4) Breccia Verde, which is developed on both sides of the MVF, and has a gradational boundary with both the Transition zone and Mantoverde breccia. It is largely barren, and is composed of silicified and pervasively K feldspar altered volcanic and dioritic clasts within a matrix of chlorite-quartz, containing calcite and subordinate sericite, grading outwards into a chlorite-quartz stockwork. It is cut by sparse to moderately frequent sets of K feldspar±quartz, calcite±siderite, specularite,±quartz and sericite veinlets.
5) Magnetite Zone, developed between the Breccia Verde, an intrusion of the 120 to 127 Ma Sierra Dieciocho pluton to the west, and the Mantoverde Breccia to the east, and mainly at depth. It comprises magnetite-chlorite-sericite-K feldspar-cemented breccias, with clasts of igneous rock that are predominantly altered to magnetite (including mushketovite), K feldspar and quartz, cut by veinlets of K feldspar ±quartz, calcite, sericite and late specularite-calcite. Pyrite and chalcopyrite occur as small patches, disseminations, or in discontinuous veinlets. This zone is representative of the other magnetite-sulphide bodies in the south of the district (Rieger et al., 2010).
  The bulk of the mining to 2010 exploited supergene mineralisation which occurs within the zone of oxidation that consistently persists to a depth of 150 to 250 m below the surface. Mineralisation comprises chrysocolla, brochantite, atacamite, almagre, malachite and copper-bearing hematite, jarosite, and goethite, disseminated in the breccia matrix, as filling of veinlets, and as a patina on, or patches within rock fragments (Rieger et al., 2010; Benevides et al., 2007). Below the base of supergene oxidation, in the Manto Atacama breccia, the specularite-rich matrix contains pyrite-chalcopyrite, with the chalcopyrite being locally replaced by digenite and bornite. The breccia is cut by veinlets of K feldspar±quartz, tourmaline, or sericite, with late stage calcite and specularite veinlets (Rieger et al., 2010). Neither native gold, nor electrum have been reported from the Mantoverde district, although there is a close correlation between gold and copper grades, and gold has been detected in both, chalcopyrite and pyrite (Rieger et al., 2010). In the northern half of the district, the mineralised tectonic breccias (e.g., Mantoverde Breccia), specularite cemented, hydrothermal breccias (e.g., Manto Atacama), and outer halo of mineralogically identical veins (Transition zone) are characterised by primary specularite and largely developed in the hanging wall of the MVF. In contrast, in the southern half of the district, there are hypogene, crudely tabular, massive bodies of magnetite-pyrite and magnetite-chalcopyrite (e.g., the Magnetite zone), predominantly in the footwall of the Mantoverde fault, while massive and irregular bodies of magnetite-apatite±pyrite are developed along the eastern branch of the Atacama fault system (Benevides et al., 2007).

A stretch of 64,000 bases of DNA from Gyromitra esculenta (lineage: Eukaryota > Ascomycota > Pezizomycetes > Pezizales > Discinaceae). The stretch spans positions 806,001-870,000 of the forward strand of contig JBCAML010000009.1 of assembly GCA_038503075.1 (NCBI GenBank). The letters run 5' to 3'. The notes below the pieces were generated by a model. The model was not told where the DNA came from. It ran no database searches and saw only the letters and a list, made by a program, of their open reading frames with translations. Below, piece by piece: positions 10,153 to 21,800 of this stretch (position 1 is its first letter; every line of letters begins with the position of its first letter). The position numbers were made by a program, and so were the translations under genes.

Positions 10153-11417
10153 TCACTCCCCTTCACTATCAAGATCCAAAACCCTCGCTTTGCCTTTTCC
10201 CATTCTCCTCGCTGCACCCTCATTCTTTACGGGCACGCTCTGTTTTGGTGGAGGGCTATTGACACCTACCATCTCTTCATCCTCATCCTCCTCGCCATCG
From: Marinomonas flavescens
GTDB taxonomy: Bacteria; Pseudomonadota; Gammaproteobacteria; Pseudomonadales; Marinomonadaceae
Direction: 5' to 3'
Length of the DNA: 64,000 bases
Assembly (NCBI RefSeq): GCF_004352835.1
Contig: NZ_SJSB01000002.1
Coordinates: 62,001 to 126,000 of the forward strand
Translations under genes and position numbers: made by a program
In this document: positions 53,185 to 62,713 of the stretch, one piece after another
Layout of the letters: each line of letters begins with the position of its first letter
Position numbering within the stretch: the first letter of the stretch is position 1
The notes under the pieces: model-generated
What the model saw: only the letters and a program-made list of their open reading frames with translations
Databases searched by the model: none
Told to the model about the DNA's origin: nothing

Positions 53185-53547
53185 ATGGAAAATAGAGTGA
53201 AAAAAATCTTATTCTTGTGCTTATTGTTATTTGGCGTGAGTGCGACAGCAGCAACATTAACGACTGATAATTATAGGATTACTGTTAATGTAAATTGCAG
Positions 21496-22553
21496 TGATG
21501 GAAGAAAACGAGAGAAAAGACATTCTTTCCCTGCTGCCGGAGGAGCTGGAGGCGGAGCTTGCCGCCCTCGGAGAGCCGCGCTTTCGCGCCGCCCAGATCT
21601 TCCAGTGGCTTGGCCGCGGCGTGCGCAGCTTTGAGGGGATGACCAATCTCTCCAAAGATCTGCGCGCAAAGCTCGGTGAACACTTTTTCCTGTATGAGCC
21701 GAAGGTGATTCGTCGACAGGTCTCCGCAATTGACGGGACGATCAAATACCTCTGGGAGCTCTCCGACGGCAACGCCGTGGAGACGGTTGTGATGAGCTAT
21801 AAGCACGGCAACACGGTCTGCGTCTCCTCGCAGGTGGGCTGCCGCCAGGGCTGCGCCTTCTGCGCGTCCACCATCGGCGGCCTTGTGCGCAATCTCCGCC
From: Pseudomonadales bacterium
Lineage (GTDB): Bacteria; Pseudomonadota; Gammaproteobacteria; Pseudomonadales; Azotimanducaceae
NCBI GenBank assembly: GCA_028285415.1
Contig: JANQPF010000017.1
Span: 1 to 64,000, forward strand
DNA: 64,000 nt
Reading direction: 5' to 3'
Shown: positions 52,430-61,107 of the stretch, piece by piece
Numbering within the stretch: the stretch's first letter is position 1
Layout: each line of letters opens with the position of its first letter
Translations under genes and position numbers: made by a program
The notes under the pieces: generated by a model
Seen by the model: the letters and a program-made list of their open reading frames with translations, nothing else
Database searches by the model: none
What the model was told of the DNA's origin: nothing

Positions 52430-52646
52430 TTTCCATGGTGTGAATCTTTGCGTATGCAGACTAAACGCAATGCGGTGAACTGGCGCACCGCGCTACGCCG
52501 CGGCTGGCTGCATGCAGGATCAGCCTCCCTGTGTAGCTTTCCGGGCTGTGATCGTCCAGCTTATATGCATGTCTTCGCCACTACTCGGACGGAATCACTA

The hypogene minerals of the Magnetite zone and the magnetite rich bodies in the south of the district comprise (1) magnetite stockworks and disseminations; (2) elongate magnetite-chlorite-sericite-K feldspar-cemented breccias, with igneous rock fragments that are mainly altered to an assemblage of magnetite, K feldspar and quartz; and (3) massive magnetite bodies. Both primary magnetite and mushketovite are present. These magnetite-rich rocks may be either barren, or contain chalcopyrite (and/ or pyrite), mainly as small patches, disseminations and/or discontinuous veinlets (Rieger et al., 2010). Rieger et al. (2010), notes a vertical zonation of mineralisation-associated iron oxides, with a downward transition from upper hematite to magnetite at depth. Tilting and differential rotation across the MVF has resulted in the magnetite mineralisation being exposed to the south, while drilling confirms the continuity of similar magnetite dominant mineralisation at depth immediately below the Mantoverde Breccia ores in the footwall of the MVF in the north. A lateral transition between specularite breccias and magnetite is not evident to the north, although the two are juxtaposed across the MVF, again due to the differential rotation accommodated by that structure. However, in the south, the Manto Atacama is only poorly developed and gives way to magnetite-rich rocks in the hanging wall, footwall and at depth.